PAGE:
Exploring Tourism in Iceland
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South Iceland, Iceland

Nauthúsgil (“Bull Shed Ravine”), which lies under the Eyjafjöll volcano, probably derives its name from an original building of a bull shed from the farm Stóru-Mörk. Back then bulls were put out to pasture along with other non-milking stock. An outlying farm called Nauthús was later built, but abandoned in 1770. Nauthúsagil is known for the rowan (Sorbus aucuparia) that grows on its ridge and whose multiple trunks lean over the ravine, some almost horizontally. It’s an impressive sight, especially when the tree is in full bloom. Frequently, the sheep gather close to the roots, providing the rowan with fertilisation. The wood is said to be holy and it is considered bad luck to cut it. The rowan’s exact age is unknown. When its main trunk broke in 1937, the trunk and the biggest branches were cut down and carried off on eight-horse carriages. Part of the trunk is now on display at the Skógar Folk Museum and when analysed, it turned out to have been over 90 years old when it broke.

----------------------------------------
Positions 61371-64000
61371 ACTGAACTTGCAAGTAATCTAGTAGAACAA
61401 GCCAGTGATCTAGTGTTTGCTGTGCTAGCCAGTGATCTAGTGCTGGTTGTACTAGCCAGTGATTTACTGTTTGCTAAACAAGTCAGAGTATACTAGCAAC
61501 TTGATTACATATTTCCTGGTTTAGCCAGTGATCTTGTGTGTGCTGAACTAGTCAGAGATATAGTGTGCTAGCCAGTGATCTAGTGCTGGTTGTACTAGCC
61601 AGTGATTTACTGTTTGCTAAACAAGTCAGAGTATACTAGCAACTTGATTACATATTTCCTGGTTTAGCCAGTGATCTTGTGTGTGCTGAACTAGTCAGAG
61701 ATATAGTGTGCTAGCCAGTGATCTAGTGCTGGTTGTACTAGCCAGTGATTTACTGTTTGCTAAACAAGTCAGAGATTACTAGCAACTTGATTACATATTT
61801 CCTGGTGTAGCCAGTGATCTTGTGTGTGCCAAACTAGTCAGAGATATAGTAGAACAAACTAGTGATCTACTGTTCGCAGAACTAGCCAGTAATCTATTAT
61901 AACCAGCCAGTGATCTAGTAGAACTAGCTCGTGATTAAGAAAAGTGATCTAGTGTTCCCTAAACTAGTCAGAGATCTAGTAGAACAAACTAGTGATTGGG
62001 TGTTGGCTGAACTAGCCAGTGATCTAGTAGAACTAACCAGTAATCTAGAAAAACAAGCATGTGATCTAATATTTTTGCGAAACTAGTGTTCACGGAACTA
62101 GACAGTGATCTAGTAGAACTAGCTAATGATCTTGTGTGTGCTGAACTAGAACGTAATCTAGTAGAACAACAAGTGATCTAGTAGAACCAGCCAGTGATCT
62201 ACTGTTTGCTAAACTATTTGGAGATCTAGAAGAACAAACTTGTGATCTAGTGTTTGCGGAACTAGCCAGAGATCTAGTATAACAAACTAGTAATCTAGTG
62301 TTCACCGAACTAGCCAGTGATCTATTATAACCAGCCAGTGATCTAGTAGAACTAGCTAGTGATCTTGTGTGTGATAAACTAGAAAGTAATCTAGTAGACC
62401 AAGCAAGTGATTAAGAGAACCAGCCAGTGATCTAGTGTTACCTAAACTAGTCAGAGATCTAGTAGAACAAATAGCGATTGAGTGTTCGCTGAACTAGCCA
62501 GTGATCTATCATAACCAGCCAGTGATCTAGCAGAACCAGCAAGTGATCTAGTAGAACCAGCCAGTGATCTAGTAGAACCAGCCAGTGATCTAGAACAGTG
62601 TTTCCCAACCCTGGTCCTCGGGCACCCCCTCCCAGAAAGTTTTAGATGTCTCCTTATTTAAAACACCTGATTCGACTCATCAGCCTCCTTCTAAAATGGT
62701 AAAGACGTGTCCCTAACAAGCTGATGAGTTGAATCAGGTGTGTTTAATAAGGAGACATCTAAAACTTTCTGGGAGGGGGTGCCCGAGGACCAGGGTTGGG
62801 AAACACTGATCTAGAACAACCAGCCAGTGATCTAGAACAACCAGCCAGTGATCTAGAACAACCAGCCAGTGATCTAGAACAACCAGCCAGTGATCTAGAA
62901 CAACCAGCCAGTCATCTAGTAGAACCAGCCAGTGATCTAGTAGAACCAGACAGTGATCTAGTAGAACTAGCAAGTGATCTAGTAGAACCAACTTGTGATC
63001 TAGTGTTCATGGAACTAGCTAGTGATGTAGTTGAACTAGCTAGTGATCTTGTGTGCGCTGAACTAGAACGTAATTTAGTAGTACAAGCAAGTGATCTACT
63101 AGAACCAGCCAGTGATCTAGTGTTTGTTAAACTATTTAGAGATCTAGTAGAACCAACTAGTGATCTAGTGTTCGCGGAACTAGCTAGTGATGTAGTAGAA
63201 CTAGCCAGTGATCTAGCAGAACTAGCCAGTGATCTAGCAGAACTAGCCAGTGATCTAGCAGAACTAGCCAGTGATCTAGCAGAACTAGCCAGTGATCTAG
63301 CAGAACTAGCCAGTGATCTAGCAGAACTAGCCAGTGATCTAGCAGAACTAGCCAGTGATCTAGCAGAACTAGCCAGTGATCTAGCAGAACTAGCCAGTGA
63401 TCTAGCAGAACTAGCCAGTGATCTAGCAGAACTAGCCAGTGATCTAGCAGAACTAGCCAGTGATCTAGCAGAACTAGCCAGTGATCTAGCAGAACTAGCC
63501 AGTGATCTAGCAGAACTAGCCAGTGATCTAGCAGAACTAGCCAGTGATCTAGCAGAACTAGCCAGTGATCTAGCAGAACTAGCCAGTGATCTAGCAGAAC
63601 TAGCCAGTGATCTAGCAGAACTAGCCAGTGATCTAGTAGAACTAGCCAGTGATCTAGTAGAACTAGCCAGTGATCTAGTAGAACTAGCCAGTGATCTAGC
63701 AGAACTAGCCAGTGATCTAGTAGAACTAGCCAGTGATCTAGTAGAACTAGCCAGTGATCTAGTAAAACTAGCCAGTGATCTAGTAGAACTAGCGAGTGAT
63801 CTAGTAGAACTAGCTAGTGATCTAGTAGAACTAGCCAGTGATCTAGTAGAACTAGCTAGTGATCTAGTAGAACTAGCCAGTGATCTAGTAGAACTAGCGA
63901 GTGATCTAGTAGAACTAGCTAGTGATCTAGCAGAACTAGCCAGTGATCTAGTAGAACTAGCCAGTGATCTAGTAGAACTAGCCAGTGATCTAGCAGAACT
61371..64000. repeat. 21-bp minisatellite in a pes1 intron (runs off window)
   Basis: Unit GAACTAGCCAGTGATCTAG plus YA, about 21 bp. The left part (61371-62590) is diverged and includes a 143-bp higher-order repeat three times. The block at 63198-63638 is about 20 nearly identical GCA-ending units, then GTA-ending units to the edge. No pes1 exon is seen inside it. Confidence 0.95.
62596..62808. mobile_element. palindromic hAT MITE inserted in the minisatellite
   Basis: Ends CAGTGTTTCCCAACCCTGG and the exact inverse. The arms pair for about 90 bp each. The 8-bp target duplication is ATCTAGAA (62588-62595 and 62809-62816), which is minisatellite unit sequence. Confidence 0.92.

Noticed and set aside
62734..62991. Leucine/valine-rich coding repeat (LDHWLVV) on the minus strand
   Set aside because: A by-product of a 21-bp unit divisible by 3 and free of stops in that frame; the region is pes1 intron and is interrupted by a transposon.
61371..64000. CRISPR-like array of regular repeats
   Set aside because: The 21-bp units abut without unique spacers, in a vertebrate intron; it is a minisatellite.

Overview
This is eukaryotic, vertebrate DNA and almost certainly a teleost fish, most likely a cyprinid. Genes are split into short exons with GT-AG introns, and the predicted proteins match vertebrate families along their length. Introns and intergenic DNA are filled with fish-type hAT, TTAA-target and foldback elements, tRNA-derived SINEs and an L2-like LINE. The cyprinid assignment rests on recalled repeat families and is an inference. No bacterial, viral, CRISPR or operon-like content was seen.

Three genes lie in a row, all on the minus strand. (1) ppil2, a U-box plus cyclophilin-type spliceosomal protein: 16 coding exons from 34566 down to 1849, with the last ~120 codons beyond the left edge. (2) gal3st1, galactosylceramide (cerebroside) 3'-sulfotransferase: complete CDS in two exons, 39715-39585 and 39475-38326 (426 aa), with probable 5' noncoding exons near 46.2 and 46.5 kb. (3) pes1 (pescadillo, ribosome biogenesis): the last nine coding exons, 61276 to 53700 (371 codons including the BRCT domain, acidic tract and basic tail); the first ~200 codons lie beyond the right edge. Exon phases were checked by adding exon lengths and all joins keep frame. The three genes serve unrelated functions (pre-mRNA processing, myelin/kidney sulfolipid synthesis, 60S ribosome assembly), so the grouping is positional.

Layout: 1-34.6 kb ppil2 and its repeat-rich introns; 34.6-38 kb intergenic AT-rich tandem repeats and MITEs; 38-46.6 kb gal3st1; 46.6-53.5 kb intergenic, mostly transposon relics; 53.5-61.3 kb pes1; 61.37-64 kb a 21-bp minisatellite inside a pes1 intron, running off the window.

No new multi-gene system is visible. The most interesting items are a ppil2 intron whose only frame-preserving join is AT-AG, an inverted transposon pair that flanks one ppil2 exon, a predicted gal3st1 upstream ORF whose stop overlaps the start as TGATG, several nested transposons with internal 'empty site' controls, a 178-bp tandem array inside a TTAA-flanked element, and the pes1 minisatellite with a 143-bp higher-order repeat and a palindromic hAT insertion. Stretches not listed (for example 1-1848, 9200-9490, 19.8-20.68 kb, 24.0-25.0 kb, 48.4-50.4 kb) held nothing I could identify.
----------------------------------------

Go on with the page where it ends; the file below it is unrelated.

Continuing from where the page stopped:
Although the ravine is deep and narrow, you can walk along the river while keeping your feet relatively dry. Walk along the ravine until you come to a 2-3 metre high waterfall. You can climb the rock beside it if you want to. If you continue on your way, you come to a yet larger waterfall which is a sight to behold. You can also walk along the western edge of the ravine where you have a good view of the ravine and a third, beautifully shaped waterfall. You can also enjoy the sight of the Markarfljót catchment area, Stóri-Dímon and Fljótshlíð.

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